Welcome Trisha Wooldridge!
Are the traits of anyone close to you apparent in your characters?
Just about everyone close to me--as well as some people I may not be that close to--end up with pieces of them in my characters. People, in general, are interesting, and there is a bit of my brain that is always recording and analyzing in almost every situation.
If you could have any extraordinary gift or super power what would it be and why?
I'd love to communicate with animals: understand them better, get them to understand me better. I've given that power to a few characters, and then I throw in a lot of fey creatures who can speak with humans. Granted, I do a lot of anthropomorphizing of animals--even the ones outside of fiction--and that can get you into trouble. But, at least in fiction, if you make your animals fey, you can get away with that and imagine some of the interesting differences in communication between cats and humans and horses and humans. I can only imagine how crazy animals think the human species is! (And then I write fantasy to further explore such musings.)
What would you like for readers to take away from your novel/novels?
One of the most powerful messages in novels I read are from Madeleine L'Engle's Wrinkle in Time series--and that message would be that there exists a harmony and melody between family/community/individual, faith/science/magic that creates one massive Song of the Universe. As humans, we simply cannot comprehend the extent of it all--but that is okay. It still exists, and we are still part of it, and everything--everything--can in fact be true all at once. Our actions and intents as small as they are in comparison to the whole Song, still are an important part.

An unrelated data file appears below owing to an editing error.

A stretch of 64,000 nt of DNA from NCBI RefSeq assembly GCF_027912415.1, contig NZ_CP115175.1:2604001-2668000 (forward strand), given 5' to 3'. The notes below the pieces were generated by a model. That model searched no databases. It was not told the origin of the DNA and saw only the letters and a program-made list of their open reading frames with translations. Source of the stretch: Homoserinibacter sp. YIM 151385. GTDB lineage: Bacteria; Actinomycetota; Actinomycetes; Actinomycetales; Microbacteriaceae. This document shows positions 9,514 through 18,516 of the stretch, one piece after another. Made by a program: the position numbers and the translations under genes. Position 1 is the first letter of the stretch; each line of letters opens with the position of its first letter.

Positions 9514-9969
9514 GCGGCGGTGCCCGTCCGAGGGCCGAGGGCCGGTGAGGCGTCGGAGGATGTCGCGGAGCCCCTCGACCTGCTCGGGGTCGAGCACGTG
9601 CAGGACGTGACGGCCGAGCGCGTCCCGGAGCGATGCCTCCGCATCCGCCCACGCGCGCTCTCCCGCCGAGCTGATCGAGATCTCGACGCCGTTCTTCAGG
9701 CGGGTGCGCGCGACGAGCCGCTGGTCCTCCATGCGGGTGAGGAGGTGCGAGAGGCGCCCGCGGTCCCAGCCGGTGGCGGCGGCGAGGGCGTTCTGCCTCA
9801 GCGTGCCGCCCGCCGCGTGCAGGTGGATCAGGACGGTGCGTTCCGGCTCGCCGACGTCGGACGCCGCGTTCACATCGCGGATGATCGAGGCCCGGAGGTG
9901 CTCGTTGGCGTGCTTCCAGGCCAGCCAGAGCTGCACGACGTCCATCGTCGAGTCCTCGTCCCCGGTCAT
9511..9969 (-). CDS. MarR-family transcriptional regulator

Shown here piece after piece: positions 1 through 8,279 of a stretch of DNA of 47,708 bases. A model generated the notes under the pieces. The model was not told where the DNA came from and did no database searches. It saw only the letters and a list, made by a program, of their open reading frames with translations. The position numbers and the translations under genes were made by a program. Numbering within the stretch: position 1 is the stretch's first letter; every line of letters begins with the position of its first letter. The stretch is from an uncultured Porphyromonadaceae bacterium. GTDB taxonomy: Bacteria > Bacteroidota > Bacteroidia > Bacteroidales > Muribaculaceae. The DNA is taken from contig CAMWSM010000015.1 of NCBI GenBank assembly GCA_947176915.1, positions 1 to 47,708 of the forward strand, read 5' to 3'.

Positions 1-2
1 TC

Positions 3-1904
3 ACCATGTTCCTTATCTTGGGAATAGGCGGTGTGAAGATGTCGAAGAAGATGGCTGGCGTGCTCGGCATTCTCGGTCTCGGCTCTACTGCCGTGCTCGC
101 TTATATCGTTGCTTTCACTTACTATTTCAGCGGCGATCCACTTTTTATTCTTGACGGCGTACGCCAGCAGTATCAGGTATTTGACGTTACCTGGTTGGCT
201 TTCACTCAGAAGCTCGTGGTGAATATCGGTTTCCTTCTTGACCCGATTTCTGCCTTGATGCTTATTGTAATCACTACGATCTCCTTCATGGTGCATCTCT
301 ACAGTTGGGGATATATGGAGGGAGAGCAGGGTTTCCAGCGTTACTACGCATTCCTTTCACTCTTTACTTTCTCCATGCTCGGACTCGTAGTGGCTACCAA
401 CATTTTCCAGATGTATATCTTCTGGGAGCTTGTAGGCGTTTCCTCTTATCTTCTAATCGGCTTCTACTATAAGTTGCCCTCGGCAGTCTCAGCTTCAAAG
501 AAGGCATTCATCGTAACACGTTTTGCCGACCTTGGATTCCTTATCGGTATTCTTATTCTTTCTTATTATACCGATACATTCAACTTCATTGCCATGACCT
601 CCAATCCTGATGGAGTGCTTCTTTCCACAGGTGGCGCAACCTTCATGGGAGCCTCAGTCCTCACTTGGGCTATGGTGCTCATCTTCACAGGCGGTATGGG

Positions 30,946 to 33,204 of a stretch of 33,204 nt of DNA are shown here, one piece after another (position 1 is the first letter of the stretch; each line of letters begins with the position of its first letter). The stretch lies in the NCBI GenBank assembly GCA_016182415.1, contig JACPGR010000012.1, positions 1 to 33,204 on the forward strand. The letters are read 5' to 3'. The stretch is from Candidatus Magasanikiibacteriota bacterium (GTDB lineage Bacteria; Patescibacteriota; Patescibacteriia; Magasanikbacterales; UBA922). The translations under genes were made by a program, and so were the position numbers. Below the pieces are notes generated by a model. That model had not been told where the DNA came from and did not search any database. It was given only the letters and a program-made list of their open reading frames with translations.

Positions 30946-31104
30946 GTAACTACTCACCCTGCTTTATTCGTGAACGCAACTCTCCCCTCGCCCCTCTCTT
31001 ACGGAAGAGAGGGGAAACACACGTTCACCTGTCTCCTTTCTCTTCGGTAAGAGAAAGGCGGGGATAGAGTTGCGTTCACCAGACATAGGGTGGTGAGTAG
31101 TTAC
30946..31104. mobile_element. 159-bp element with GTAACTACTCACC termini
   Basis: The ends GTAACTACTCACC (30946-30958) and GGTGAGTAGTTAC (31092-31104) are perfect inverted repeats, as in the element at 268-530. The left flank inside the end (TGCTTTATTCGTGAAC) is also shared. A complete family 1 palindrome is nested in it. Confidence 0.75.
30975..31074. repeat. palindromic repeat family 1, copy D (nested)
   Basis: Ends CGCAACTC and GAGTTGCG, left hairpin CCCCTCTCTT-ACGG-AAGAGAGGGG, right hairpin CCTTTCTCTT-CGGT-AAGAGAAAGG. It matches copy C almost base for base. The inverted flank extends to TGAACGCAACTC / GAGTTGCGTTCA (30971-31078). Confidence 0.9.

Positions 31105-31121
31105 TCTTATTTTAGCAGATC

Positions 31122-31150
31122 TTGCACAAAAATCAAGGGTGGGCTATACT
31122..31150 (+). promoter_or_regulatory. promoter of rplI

I hope I can come close to that through Heather's adventures.
What do you feel is your biggest writerly fault and how do you deal with it?
Time management: it's my biggest fault in general. I make lists, and I keep trying to better organize my time. And then Something Big happens in Real Life, and it all falls apart, and then I have to pick myself back up, nurse my wounds, climb back into that saddle, and try again. And again. And again.
What is your biggest pet peeve in fiction writing?
Lack of research. Especially from new authors. We live in this awesome world with libraries, the Internet, and an interconnectivity with other people--doctors, police, military, etc.--that authors even ten or fifteen years ago simply did not have access to. We can stream episodes of Mythbusters, we can look up how much blood should spurt from a decapitation, we can read versions upon versions of various mythology and history; there's no excuse for the extent of misinformation authors put into their books.
Worldbuilding is such an important part of writing. What would your words of encouragement for aspiring authors be when it comes to developing their own worlds?
Research, research, research!! If you want people to believe the things you make up, you simply must get the researchable parts of the world correctly. Readers are willing to suspend disbelief for flying equines, magic/magick, faster-than-light travel…so long as the machinery, the physics, and the parts of reality that they know are correct. Next, after research, make sure the laws of your own technology and magic are consistent throughout your world. There's always a cost for power, there's always a reaction for an action--and they must be equivalent.
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The Writers Voice
The Writers Voice